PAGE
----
The wall was only partially completed.

See Jashemski, W. F., 1993. The Gardens of Pompeii, Volume II: Appendices. New York: Caratzas, p. 235).

 

IX.4.18 Pompeii. December 2009. Looking south-east to east side and baths.

IX.4.18 Pompeii. December 2009. Looking south-east to east side and baths.

 

IX.4.18 Pompeii. June 2008. North end of east side of baths.

IX.4.18 Pompeii. June 2008. North end of east side of baths.

 

P631_IX_4_18_ZThermen edit.jpg
IX.4.18 Pompeii. East side of baths, looking south-east. 
Photographed 1970-79 by Günther Einhorn, picture courtesy of his son Ralf Einhorn.
The doorway on the left would have led to the apodyterium (changing room) “i”.
In the centre would have been the three windows of the frigidarium (cold) “p”.
On the right are the three large windows of the tepidarium (warm) “q”.
The caldarium (hot room) “s” would be the three square windows, on the right.

IX.4.18 Pompeii. East side of baths, looking south-east.

Photographed 1970-79 by Günther Einhorn, picture courtesy of his son Ralf Einhorn.

The doorway on the left would have led to the apodyterium (changing room) “i”.

In the centre would have been the three windows of the frigidarium (cold) “p”.

On the right are the three large windows of the tepidarium (warm) “q”.

The caldarium (hot room) “s” would be the three square windows, on the right.

 

IX.4.18 Pompeii. 1964. East side of baths, looking south-east. Photo by Stanley A. Jashemski.
Source: The Wilhelmina and Stanley A. Jashemski archive in the University of Maryland Library, Special Collections (See collection page) and made available under the Creative Commons Attribution-Non Commercial License v.4. See Licence and use details.
J64f1225

IX.4.18 Pompeii. 1964. East side of baths, looking south-east. Photo by Stanley A. Jashemski.

Source: The Wilhelmina and Stanley A. Jashemski archive in the University of Maryland Library, Special Collections (See collection page) and made available under the Creative Commons Attribution-Non Commercial License v.4. See Licence and use details.

J64f1225

 

IX.4 Pompeii. 1961. Looking south-east across east side of Baths. Photo by Stanley A. Jashemski.
Source: The Wilhelmina and Stanley A. Jashemski archive in the University of Maryland Library, Special Collections (See collection page) and made available under the Creative Commons Attribution-Non Commercial License v.4. See Licence and use details.
J61f0363

IX.4 Pompeii. 1961. Looking south-east across east side of Baths.

Photo by Stanley A. Jashemski.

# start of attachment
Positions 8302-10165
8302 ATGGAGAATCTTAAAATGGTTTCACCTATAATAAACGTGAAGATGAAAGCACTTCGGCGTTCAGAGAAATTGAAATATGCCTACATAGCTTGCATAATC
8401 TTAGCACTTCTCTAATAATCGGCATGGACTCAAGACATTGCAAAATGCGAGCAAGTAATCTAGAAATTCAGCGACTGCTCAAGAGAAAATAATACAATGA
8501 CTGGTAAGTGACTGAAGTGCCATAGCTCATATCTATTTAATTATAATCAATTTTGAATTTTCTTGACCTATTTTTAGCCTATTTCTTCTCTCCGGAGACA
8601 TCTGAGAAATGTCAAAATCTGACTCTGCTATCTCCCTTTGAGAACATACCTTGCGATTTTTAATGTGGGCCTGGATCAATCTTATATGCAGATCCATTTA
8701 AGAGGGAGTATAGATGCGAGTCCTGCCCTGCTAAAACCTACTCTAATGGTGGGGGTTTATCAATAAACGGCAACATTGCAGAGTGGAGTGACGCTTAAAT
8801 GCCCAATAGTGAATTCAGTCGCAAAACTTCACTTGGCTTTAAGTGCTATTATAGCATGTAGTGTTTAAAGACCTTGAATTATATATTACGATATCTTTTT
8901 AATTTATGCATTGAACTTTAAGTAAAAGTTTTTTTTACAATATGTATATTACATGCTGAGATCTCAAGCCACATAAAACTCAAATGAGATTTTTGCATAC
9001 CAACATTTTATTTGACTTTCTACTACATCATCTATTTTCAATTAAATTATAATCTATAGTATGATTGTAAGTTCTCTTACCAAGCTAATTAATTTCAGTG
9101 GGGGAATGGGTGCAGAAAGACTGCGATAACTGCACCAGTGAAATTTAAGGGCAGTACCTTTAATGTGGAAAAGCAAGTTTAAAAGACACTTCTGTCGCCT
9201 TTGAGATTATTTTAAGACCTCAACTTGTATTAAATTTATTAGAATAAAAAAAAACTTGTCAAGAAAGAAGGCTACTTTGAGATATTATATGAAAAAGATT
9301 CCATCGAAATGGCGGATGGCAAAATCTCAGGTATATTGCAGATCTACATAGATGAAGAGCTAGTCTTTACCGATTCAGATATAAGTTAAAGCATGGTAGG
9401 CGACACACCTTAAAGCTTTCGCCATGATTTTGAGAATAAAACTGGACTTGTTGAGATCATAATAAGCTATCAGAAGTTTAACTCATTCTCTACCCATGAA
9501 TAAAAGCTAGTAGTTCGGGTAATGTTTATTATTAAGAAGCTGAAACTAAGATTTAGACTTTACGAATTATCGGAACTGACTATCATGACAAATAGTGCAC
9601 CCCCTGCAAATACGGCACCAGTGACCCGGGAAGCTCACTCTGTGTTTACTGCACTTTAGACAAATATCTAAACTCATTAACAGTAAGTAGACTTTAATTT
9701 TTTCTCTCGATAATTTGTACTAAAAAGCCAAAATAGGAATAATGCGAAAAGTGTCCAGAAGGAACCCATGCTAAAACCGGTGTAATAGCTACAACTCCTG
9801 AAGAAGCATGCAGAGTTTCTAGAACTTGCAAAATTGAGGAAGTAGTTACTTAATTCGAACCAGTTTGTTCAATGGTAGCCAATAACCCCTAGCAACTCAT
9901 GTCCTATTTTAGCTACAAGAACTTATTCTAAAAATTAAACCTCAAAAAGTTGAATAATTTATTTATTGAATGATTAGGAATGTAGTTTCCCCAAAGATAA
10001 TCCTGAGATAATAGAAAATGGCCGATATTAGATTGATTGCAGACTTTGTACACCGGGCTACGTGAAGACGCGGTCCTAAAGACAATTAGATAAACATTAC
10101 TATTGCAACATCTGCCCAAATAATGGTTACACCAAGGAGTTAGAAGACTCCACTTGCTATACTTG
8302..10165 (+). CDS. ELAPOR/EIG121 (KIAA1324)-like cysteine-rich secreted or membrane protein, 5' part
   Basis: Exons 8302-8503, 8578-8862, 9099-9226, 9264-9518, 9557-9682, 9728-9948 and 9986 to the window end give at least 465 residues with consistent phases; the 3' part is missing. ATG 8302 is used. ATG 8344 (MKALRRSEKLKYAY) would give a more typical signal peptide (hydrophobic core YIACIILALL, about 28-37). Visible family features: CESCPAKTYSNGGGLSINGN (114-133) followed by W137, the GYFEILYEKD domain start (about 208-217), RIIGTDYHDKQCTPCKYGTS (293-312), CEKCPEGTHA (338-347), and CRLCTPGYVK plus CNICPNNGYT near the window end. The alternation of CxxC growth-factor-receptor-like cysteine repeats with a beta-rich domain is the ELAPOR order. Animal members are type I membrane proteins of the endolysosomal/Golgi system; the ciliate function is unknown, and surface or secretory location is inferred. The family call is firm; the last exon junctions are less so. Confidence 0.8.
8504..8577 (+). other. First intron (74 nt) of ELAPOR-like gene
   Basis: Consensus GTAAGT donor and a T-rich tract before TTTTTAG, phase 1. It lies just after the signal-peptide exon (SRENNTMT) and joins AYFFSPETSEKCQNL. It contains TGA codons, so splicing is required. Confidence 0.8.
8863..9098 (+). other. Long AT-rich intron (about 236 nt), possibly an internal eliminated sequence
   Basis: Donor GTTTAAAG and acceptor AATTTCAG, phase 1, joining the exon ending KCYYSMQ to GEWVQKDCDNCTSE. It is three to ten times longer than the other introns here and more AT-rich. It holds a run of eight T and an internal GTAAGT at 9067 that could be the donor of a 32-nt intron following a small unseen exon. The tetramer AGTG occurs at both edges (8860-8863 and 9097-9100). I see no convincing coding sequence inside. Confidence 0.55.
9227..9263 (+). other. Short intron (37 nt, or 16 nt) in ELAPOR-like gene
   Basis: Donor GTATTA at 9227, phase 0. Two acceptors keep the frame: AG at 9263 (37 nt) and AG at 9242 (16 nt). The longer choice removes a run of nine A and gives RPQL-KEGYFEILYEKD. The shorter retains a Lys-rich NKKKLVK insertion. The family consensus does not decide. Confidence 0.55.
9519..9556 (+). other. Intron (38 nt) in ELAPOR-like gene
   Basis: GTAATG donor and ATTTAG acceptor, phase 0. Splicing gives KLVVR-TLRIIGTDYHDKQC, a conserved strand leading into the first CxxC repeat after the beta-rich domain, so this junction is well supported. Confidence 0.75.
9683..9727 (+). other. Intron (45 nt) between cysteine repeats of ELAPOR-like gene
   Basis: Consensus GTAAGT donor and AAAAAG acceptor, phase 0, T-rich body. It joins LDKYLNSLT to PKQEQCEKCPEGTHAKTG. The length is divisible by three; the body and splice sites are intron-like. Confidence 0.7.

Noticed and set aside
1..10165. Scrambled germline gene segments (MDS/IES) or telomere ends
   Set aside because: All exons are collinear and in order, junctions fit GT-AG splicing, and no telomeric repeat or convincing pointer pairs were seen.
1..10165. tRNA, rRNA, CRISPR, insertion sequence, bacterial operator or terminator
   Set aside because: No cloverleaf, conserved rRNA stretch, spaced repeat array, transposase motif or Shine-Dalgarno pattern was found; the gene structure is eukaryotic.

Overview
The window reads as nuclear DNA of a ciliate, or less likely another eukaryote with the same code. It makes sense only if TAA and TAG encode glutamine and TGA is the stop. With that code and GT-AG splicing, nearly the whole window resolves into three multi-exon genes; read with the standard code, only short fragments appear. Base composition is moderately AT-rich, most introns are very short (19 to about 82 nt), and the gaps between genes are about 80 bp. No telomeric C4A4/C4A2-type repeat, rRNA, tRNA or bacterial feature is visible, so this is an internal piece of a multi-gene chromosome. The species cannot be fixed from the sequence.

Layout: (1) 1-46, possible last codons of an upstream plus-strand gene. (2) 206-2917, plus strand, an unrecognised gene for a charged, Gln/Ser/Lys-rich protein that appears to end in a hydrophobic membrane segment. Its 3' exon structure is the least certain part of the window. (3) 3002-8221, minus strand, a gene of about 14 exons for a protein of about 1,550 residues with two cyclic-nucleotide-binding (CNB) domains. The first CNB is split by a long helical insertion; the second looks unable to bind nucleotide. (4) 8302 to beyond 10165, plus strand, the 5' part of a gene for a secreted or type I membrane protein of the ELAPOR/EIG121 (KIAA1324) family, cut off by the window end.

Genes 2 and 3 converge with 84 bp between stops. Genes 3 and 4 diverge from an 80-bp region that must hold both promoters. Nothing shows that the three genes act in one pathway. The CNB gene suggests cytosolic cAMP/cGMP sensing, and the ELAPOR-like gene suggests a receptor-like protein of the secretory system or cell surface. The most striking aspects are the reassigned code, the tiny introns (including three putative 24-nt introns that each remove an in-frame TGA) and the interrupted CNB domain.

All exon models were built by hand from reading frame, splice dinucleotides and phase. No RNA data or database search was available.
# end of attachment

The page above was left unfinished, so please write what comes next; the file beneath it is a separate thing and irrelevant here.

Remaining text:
Source: The Wilhelmina and Stanley A. Jashemski archive in the University of Maryland Library, Special Collections (See collection page) and made available under the Creative Commons Attribution-Non Commercial License v.4. See Licence and use details.

J61f0363

 

IX.4.18 Pompeii. September 2011. Looking east from entrance doorway along north side to vestibule i.  Photo courtesy of Michael Binns.

IX.4.18 Pompeii. September 2011. Looking east from entrance doorway along north side to vestibule i.

Photo courtesy of Michael Binns.

 

IX.4.18 Pompeii. September 2011. Staircase on north side of baths, next to rooms “b” and “c”.  (taken from IX.4.5).  Photo courtesy of Michael Binns.

IX.4.18 Pompeii. September 2011.

Staircase on north side of baths, next to rooms “b” and “c”. (taken from IX.4.5)

Photo courtesy of Michael Binns.

 

IX.4.18 Pompeii. September 2011. Two doorways into vestibule i. 
At the rear on the left can be seen the small rooms “k” and “l”. 
Photo courtesy of Michael Binns.

IX.4.18 Pompeii. September 2011. Two doorways into vestibule i.

At the rear on the left can be seen the small rooms “k” and “l”.

Photo courtesy of Michael Binns.

 

IX.4.18 Pompeii. September 2011. Two doorways into vestibule i. At the rear on the left can be seen the small rooms “n” and “o”. In the inside right wall are the two entrances into the apodyterium or frigidarium "p". Photo courtesy of Michael Binns.

IX.4.18 Pompeii. September 2011. Two doorways into vestibule i.

At the rear on the left can be seen the small rooms “n” and “o”.

In the inside right wall are the two entrances into the apodyterium or frigidarium “p”.

Photo courtesy of Michael Binns.

 

IX.4.18 Pompeii. Looking south-east. The doorway to the vestibule or apodyterium (changing room) “i”. Inside on the right are the two doors to the frigidarium or apodyterium “p”. Photographed 1970-79 by Günther Einhorn, picture courtesy of his son Ralf Einhorn.

IX.4.18 Pompeii. Looking south-east. The doorway to the vestibule or apodyterium (changing room) “i”.

Inside on the right are the two doors to the frigidarium or apodyterium “p”.

Photographed 1970-79 by Günther Einhorn, picture courtesy of his son Ralf Einhorn.

 

IX.4.18 Pompeii. c.1890s. Vestibule “I” and Tepidarium “q”. Looking east from palaestra “d”.

IX.4.18 Pompeii. c.1890s. Vestibule “I” and Tepidarium “q”. Looking east from palaestra “d”.

 

Part 2

 

Part 3      Terme Centrali or Central Baths Plan